5. ^ Estes, R., 1964, Fossil vertebrates from the Late Cretaceous Lance Formation, eastern Wyoming. University of California Publications in Geological Sciences 49: 1-180
  6. ^ Kirkland, Lucas and Estep, (1998). "Cretaceous dinosaurs of the Colorado Plateau." in Lucas, Kirkland and Estep (eds.). Lower and Middle Cretaceous Terrestrial Ecosystems. New Mexico Museum of Natural History and Science Bulletin, 14, 79-89.
  7. ^ Larson DW, Currie PJ (2013) Multivariate Analyses of Small Theropod Dinosaur Teeth and Implications for Paleoecological Turnover through Time. PLoS ONE 8(1): e54329. doi:10.1371/journal.pone.0054329
  8. ^ Blasi 2 at Fossilworks.org

Further reading

  • Baszio, S. 1997. Investigations on Canadian dinosaurs: systematic palaeontology of isolated dinosaur teeth from the Latest Cretaceous of Dinosaur Provincial Park, Alberta, Canada. Courier Forschunginstitut Senckenberg 196:33-77.
  • Sankey, J. T., D. B. Brinkman, M. Guenther, and P. J. Currie. 2002. Small theropod and bird teeth from the Late Cretaceous (Late Campanian) Judith River Group, Alberta. Journal of Paleontology 76(4):751-763.

External links

Asiamericana

Asiamericana (AY-zha-MER-i-KAHN-a – (Greek: Asia meaning Asia and New Latin Americas meaning Americas) is a dubious fossil fish genus known only from isolated teeth. It was named to recognize the occurrence of similar fossil teeth in Central Asia and North America. These regions once formed a connected land mass, during the Cretaceous period and were referred to as Asiamerica.

The teeth were discovered by L. A. Nesov in 1995. The findings were based on three teeth found in the central Kyzylkum desert, Uzbekistan, in deposits of the Bissekty Formation, dated to the mid-late Turonian age of the Late Cretaceous, about 90 million years ago. They are comparable to other teeth found in Kazakhstan and North America, which have been illustrated but not formally described. The type species is A. asiaticus.

The teeth themselves are straight, lack a constriction at the base, and lack serrations.

Camadas de Guimarota

The Camadas de Guimarota, simply Guimarota, or Camadas de Alcobaça is a disused coal mine near the city of Leiria in central Portugal. An important geological formation dating back to the Kimmeridgian age of the Late Jurassic period, it contains a diverse array of fossil animals and plants, including dinosaurs and mammals.

The locality was extensively worked by paleontologists from the Free University of Berlin, but this activity stopped in 1982. Further excavations are considered to be unlikely, since the mine is now flooded. Pumping it out and rendering it safe again would be prohibitively expensive.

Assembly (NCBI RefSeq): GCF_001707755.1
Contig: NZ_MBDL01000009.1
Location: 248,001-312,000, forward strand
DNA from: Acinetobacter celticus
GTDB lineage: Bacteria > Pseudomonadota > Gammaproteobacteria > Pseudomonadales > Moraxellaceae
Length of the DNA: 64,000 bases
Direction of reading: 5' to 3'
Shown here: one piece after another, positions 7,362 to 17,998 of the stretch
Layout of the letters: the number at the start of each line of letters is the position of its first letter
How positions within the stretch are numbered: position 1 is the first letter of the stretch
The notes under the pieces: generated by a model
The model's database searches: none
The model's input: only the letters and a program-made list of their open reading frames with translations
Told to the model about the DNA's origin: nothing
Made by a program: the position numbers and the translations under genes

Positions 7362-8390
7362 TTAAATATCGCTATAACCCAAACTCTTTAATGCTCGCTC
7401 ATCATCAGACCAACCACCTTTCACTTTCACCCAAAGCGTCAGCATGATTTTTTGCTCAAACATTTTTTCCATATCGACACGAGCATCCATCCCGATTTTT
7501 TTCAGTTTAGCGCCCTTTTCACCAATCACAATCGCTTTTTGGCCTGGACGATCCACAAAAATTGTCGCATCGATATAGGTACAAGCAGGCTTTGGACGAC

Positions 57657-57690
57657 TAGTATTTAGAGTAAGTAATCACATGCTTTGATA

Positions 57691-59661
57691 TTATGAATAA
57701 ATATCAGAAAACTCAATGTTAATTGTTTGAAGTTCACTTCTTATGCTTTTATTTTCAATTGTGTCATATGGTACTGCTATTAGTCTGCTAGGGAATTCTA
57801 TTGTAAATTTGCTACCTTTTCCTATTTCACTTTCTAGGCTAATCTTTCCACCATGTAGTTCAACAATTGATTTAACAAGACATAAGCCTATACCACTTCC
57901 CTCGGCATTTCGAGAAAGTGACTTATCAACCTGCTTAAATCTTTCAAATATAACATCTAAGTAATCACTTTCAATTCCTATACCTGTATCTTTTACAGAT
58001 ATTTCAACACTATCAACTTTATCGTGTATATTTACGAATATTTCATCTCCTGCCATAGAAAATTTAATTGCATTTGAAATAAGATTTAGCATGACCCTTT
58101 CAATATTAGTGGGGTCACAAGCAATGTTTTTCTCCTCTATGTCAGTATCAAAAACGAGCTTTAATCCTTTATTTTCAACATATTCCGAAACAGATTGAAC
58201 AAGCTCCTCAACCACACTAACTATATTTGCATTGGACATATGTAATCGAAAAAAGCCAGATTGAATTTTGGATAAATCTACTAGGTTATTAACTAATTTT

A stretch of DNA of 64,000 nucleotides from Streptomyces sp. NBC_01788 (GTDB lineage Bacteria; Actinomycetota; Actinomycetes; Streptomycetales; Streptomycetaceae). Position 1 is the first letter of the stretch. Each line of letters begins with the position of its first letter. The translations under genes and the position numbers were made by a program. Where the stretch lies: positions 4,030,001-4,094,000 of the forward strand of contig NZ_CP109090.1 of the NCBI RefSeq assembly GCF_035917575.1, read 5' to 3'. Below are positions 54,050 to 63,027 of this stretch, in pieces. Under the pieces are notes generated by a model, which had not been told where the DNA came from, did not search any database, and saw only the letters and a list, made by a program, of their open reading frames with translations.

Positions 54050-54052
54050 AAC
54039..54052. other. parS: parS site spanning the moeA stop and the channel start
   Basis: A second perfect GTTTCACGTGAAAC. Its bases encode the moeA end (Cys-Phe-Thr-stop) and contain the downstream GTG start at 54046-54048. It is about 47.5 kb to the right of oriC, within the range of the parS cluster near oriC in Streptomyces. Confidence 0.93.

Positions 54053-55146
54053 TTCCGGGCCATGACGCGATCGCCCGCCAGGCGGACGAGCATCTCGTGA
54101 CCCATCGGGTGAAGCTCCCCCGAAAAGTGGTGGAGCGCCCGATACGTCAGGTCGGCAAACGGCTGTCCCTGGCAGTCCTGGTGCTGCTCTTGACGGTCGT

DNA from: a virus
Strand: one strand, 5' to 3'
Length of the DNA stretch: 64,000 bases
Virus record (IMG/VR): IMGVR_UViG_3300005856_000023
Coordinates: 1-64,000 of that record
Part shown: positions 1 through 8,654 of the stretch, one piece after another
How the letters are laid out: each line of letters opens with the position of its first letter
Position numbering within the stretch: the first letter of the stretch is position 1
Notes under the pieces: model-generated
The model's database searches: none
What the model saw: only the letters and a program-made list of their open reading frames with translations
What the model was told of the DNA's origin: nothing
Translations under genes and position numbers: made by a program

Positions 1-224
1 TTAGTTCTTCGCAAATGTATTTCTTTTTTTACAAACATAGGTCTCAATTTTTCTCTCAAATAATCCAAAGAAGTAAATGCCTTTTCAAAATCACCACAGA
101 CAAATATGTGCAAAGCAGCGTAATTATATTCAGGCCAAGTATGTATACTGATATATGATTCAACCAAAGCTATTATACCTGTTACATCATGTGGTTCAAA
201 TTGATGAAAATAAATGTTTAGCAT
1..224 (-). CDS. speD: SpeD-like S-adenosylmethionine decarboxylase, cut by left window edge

The mammal remains from this site are of particular note. The excavations were so successful that many of the recovered remains have yet to be studied.

Coelurosauria

Coelurosauria (; from Greek, meaning "hollow tailed lizards") is the clade containing all theropod dinosaurs more closely related to birds than to carnosaurs.

Coelurosauria is a subgroup of theropod dinosaurs that includes compsognathids, tyrannosaurs, ornithomimosaurs, and maniraptorans; Maniraptora includes birds, the only dinosaur group alive today.Most feathered dinosaurs discovered so far have been coelurosaurs. Philip J. Currie considers it likely and probable that all coelurosaurs were feathered. In the past, Coelurosauria was used to refer to all small theropods, but this classification has since been abolished.

Foremost Formation

The Foremost Formation is a stratigraphic unit of Late Cretaceous (Campanian) age that underlies much of southern Alberta, Canada. It was named for outcrops in Chin Coulee near the town of Foremost and is known primarily for its dinosaur remains and other fossils.

Fort Crittenden Formation

The Fort Crittenden Formation is a geological formation in Arizona whose strata date back to the Late Cretaceous. Dinosaur remains are among the fossils that have been recovered from the formation.

Kirtlandian

The Kirtlandian is a North American land-vertebrate faunal age of the Cretaceous period, following the Judithian and succeeded by the Edmontonian. It lasted about 2 million years, ca 74.8 to 72.8 Mya and is characterized by the ceratopsian Pentaceratops sternbergii, which lived throughout the Kirtlandian. It was first named by R.M. Sullivan and S.G. Lucas in 2003 as a faunal age for the Kirtland and Fruitland formations. Previously, only five land-vertebrate ages were identified from the Late Cretaceous. as identified by Loris S. Russell in 1975, they include the Paluxian, Aquilan, Judithian, Edmontonian, and the Lancian. Before the naming of the Kirtlandian, three gaps, between the Paluxian and Aquilan, the Aquilan and the Judithian, and the Judithian and Edmontonian, were identified but not named.